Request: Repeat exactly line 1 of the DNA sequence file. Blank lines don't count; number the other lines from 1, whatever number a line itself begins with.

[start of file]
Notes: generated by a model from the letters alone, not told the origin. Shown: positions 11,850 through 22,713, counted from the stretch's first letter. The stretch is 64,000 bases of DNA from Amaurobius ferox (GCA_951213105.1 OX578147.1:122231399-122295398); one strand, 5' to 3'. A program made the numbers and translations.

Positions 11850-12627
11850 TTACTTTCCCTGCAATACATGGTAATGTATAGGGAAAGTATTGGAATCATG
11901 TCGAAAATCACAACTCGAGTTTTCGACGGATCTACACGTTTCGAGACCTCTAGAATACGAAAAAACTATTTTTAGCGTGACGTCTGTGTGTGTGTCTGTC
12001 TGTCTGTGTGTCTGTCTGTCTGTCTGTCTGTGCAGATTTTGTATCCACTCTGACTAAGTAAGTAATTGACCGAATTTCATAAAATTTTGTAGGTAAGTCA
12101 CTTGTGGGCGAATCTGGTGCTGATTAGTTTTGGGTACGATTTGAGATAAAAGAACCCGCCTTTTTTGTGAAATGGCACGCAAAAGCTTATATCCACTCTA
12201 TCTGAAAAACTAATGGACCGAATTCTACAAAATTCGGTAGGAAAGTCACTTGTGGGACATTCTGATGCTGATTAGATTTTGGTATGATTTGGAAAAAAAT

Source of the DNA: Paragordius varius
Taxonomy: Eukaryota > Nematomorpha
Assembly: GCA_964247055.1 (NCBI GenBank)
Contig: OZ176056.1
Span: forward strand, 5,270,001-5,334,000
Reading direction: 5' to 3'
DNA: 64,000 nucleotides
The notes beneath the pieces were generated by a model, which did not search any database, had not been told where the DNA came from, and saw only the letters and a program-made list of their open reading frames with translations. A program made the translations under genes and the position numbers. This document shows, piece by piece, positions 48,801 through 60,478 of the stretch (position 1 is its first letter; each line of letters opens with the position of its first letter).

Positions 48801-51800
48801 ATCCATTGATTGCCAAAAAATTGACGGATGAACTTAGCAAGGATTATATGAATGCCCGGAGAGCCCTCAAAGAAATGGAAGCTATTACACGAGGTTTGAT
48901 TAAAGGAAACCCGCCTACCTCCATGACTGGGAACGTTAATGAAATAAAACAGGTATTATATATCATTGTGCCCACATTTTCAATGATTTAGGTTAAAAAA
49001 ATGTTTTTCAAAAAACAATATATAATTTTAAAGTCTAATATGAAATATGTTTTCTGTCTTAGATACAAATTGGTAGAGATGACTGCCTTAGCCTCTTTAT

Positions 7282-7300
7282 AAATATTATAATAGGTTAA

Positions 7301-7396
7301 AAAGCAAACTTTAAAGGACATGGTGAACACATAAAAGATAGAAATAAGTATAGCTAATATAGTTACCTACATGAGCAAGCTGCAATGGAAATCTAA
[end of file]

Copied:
Notes: generated by a model from the letters alone, not told the origin. Shown: positions 11,850 through 22,713, counted from the stretch's first letter. The stretch is 64,000 bases of DNA from Amaurobius ferox (GCA_951213105.1 OX578147.1:122231399-122295398); one strand, 5' to 3'. A program made the numbers and translations.